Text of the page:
1. Engine2learn

Machine Learning Interface into the UE4 Game Engine.

Python3 UnrealEngine 4 Spark TensorFlow

Connecting the Vagrant VM+Spark+Tensorflow world to the Game Dev world.

1.1. What is Engine2Learn?

Engine2Learn is an UnrealEngine 4 (UE4) plugin as well as a python library. These two components together allow game developers and machine learning (ML) engineers to work hand in hand by connecting a highly parallelized ML pipeline (think: Spark and Tensorflow) with any UE4 game and use this game as a reinforcement learning (RL) environment. The ultimate goal for Engine2Learn is to create better game AI and smarter NPCs using state-of-the-art RL methods and deep learning (DL) models.

Engine2Learn in Action

The Engine2Learn UE4 plugin in action. The camera actor (blue) can be setup to send pixel observations with each step back to the ML-client, which in turn controls the agent’s movements.

The Engine2Learn python library provides a simple RL interface allowing algorithms to reset the game environment (the “Env”), set a random seed for debugging purposes, step through the Env tick by tick, and execute different actions (called action- and axis-mappings in UE4) at the subsequent time steps.

1.1.1. The UE4 Side

Game developers can use the Engine2Learn UE4 plugin to specify actor properties in the game, whose values will be sent to the ML pipeline after each step (e.g. the health value of a character actor or enemy actor). Also, UE4 camera actors can be used as scene observers such that they send their pixel recordings as 3D-tensors (w x h x RGB) after each time step back to the connected ML client. In the future, we will make audio- and sound-observations available to the ML-side as well.

Game developers need to specify a port (via the plugin’s settings), on which the game will listen for incoming ML control connections.

The Engine2Learn plugin also supports automatic building/packaging/cooking procedures of ML-ready games from the UE4 Editor into the highly parallelized ML-world. Our plugin can thus deploy one game to hundreds or thousands of ML nodes automatically before starting the main ML script, for example a Spark application running TensorflowOnSpark.

1.1.2. The python (ML) Side

Once a control tcp connection into a running game has been initiated by an ML client, this client can send commands to the game and use the game as a learning environment. The environment is represented on the python side as an engine2learn.Env object and offers the following interface for ML algorithms:

  • seed: Set the random seed to some fixed value (for debugging and pseudo-random (reproducible) game play).
  • reset: Set the game to its initial state.
  • step: Perform a single tick (step) on the game by sending “action” information to UE4 (axis- and/or action-mappings).

The step method returns an observation (following the single step), which can be used by the ML algorithm to update a mathematical model. The number of actual game ticks per step as well as a fake delta-time can be sent along with each step command.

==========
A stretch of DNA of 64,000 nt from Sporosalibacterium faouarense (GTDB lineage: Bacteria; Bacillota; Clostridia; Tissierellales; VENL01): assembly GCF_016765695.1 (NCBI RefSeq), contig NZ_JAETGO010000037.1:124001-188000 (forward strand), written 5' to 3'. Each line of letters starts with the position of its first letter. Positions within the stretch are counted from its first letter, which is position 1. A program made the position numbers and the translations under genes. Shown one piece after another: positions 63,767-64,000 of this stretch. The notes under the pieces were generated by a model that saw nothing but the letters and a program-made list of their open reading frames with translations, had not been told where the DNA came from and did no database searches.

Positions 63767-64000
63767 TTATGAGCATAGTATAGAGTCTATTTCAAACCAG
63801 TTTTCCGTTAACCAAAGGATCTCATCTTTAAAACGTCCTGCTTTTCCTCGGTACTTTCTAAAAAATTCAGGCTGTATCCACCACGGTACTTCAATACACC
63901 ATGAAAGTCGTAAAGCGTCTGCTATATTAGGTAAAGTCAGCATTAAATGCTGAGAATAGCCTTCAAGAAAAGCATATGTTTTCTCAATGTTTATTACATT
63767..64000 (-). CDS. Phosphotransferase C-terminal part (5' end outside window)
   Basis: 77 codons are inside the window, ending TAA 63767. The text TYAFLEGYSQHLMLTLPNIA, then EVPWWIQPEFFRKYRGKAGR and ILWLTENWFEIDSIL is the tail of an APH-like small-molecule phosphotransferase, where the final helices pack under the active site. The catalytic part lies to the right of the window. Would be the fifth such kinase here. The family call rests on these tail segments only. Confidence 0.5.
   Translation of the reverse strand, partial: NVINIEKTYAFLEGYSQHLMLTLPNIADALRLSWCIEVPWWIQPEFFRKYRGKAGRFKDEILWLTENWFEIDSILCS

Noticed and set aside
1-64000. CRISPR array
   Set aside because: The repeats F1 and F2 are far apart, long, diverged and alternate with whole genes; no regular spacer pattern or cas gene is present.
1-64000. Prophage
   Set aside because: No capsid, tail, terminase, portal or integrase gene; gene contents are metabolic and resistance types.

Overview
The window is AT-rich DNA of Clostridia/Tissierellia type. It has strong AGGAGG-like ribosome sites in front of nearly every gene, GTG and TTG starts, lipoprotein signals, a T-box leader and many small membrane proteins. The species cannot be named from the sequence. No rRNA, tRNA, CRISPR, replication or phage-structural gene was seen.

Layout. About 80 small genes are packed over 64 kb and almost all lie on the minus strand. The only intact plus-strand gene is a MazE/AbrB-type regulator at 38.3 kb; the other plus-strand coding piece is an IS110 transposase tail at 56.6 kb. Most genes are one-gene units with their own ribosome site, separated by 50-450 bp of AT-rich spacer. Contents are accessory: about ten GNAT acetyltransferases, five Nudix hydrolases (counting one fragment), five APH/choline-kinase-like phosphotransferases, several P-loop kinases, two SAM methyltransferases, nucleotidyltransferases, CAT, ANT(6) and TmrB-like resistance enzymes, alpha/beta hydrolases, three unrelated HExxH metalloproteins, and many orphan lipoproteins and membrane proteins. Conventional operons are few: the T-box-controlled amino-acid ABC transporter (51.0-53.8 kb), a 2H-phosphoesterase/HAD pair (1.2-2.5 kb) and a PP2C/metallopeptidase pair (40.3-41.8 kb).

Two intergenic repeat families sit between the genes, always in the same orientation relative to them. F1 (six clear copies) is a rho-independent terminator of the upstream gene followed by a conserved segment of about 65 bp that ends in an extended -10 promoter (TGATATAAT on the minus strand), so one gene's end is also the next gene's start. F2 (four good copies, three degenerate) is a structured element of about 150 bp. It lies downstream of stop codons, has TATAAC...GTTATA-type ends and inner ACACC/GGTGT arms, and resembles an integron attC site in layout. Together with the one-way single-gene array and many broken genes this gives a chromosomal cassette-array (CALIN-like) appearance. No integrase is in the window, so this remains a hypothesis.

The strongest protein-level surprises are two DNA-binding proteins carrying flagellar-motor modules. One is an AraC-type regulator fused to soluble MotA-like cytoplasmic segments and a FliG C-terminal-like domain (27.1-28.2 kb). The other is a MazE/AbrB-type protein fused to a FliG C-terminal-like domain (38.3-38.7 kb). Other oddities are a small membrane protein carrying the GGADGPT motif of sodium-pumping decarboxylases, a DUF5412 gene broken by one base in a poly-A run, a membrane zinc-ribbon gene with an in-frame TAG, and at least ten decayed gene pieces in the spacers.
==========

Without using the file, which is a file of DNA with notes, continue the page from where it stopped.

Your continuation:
1.2. Quick setup

  1. UE4-Plugin

Before being able to work with the Engine2Learn UE4 plugin, you will need to install another UE4 plugin, called UnrealEnginePython, which is developed and maintained by 20tab. You will also need a working python installation on the machine where your game will run (normally you local PC).

You have the following two options for installing the Engine2Learn UE4 plugin: - for an individual game - for your UE4 installation

In order to add the plugin to a single game, copy the contents of the directory engine2learn/Plugins/ to your UE4 project folder’s Plugins directory.

2) Python engine2learn lib Do a simple pip-install on all of your parallel ML nodes (or your local machine for testing and debugging). ` pip install engine2learn `

1.3. Synopsis Python3 Script

  • write a simple ML-agent against a UE4 game:
from engine2learn.envs.ue4_env import UE4Env
import random

if __name__ == "__main__":
    # instantiate a UE4Env running on the local machine (give it a port to connect to (optional 2nd arg: hostname))
    env = UE4Env(6025)
    # connect to the UE4 game
    # set the random seed for the Env

    # reset the game to its initial state
    obs_dict = env.reset()

    # specify some parameters
    num_ticks_per_step = 4  # number of ticks to perform with each step (actions will be constant throughout a single step)
    delta_time = 1 / 60  # the fake delta time to use for each tick

    for i in range(1800):
        obs_dict = env.step(delta_time=delta_time, num_ticks=num_ticks_per_step,
                            axes=("MoveRight", random.choice([-1.0, -1.0, 1.0, 1.0, 0.0])),
                            actions=("Shoot", random.choice([False, False, False, True])))

        # now use obs_dict to do some RL :)

1.4. Contribute to MaRLEnE

If you would like to contribute to the Engine2Learn project, the following items are currently open:

  • create example games in UE4 that can be easily (or not so easily) reinforcement learnt
  • create machine learning modules using deepmind’s sonnet and add them to our engine2learn python lib
  • add audio/sound support (send sound wave observations from the game to the ML-clients)
  • write a wrapper class that integrates engine2learn into the openAI-gym interface

2. Unreal

Having your project client compiled in your shared /vagrant directory, use Vagrantfile-unreal to start and provision the vagrant environment passing environment parameter, as in example below:

` $ VAGRANT_VAGRANTFILE=Vagrantfile-unreal PROJECT_NAME='MyProject' vagrant up `